• Keep confidentiality.
  • Offer your love and your caring.
  • Empathize and offer comfort. 

(I believe acknowledging someone’s harm is a form of witnessing.)

Three: Extending Forgiveness

“Raising children has sometimes felt like training for a forgiveness marathon.” p. 120 (Amen to that!)

“A victim is in a position of weakness and subject to the whims of others. Heroes are people who determine their own fate and their own future.” p. 121

“A human life is a great mixture of goodness, beauty, cruelty, heartbreak, indifference, love, and so much more. We want to divide the good from the bad, the saints from the sinners, but we cannot. All of us share the core qualities of our human nature, and so sometimes we are generous and sometimes selfish. Sometimes we are thoughtful and other times thoughtless, sometimes we are kind and sometimes cruel. This is not a belief. This is a fact.” p. 125 (Also called common humanity.)

“In fairness, I must caution that many people, even very spiritual people, try to leap over their suffering in pursuit of their inner peace or their sense of what is the right thing to do.” p. 128

“In writing this book, we consulted with many of the leading experts on forgiveness around the world, men and women who have devoted their lives to helping people heal and to studying the forgiveness process. Every one of them said how important it is to be able to tell a new story and how this ability is a sign of healing and wholeness.” p. 133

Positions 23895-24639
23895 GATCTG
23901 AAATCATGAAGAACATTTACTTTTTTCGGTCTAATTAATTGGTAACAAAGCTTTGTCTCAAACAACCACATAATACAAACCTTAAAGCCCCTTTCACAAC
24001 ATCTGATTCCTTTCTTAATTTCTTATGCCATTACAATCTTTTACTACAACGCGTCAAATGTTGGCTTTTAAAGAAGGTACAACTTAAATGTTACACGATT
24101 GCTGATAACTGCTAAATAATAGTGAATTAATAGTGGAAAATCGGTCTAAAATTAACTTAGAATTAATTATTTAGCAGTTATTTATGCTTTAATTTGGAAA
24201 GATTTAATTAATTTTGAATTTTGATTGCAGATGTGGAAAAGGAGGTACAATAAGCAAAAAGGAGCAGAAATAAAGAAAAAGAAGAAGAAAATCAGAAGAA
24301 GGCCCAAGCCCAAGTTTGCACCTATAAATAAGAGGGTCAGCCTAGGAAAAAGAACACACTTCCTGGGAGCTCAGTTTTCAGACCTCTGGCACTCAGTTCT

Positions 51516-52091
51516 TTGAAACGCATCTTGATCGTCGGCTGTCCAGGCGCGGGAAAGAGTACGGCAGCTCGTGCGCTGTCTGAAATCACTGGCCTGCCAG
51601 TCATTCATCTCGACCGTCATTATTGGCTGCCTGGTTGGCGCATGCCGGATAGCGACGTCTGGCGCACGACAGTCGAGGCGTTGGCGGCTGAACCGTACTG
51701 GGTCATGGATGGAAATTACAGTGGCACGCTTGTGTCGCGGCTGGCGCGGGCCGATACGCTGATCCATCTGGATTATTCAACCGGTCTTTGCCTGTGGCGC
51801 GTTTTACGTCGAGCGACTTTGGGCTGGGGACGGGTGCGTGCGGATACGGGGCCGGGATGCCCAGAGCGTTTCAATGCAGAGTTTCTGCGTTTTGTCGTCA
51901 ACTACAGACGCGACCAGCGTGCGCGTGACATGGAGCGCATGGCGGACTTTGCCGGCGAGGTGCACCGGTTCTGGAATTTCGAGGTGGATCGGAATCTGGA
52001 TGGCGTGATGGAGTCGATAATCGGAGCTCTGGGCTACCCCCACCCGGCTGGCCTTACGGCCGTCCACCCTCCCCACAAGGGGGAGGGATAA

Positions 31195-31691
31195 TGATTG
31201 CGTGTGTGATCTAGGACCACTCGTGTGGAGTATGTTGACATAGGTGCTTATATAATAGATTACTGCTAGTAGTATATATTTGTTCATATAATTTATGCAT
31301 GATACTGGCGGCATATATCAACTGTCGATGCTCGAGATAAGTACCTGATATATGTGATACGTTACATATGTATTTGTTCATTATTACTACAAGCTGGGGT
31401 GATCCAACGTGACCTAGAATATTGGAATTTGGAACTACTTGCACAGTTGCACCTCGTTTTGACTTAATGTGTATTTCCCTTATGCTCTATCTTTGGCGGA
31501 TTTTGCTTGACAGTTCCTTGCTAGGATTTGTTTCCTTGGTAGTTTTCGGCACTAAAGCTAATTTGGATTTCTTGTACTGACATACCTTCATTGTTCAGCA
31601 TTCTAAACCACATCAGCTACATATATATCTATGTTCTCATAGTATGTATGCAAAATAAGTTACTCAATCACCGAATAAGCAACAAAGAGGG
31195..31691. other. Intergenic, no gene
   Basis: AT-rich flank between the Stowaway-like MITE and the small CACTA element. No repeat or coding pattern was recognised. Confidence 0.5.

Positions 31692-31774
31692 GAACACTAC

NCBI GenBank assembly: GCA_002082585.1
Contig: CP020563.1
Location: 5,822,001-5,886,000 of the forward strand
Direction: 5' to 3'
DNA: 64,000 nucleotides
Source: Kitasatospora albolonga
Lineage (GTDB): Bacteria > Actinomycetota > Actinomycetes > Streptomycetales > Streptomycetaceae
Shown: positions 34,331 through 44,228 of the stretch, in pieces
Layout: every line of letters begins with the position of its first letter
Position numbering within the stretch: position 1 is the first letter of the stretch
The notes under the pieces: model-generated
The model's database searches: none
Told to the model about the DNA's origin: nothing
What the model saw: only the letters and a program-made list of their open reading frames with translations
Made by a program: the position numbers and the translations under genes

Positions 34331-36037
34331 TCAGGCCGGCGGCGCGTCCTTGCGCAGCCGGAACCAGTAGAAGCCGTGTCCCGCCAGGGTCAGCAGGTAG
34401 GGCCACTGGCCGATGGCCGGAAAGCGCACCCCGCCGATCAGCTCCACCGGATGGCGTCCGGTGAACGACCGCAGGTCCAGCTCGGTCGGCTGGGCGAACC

“The guarantee in life is that we will suffer. What is not guaranteed is how we will respond, whether we will let the suffering embitter us or ennoble us. This is our choice. How do we allow our suffering to ennoble us? We make meaning out of it and make it matter. We use our experiences as many of the people in this book have used theirs: to make ourselves into richer, deeper, more empathic people.” p. 134

“Growth happens through obstacles and only with resistance.” p. 138 (If only life were easier.)

“We must choose forgiveness over and over again, and cultivate it as a quality of our character.” p. 139

Four: Renewing or Releasing the Relationship

“Renewing a relationship is not restoring a relationship. We do not go back to where we were before the hurt happens and pretend it never happened.” p. 155

“Releasing is refusing to let an experience or a person occupy space in your head or heart any longer. It is releasing not only the relationship but your old story of the relationship.” p. 155

“We don’t complete this last step—or any step in the Fourfold Path—from our heads, but rather from our hearts. And it can take time to know what’s truly in our hearts.” p. 156

“Renew your relationships when you can and release them when you can’t. When we practice this last step of the Fourfold Path, we keep anger, resentment, hatred, and despair from ever having the last word.” p. 157

Call to Action

Witness someone by acknowledging their hurt/harm by practicing the bulleted points under the second step: Naming the Hurt.

Walk the Fourfold Path.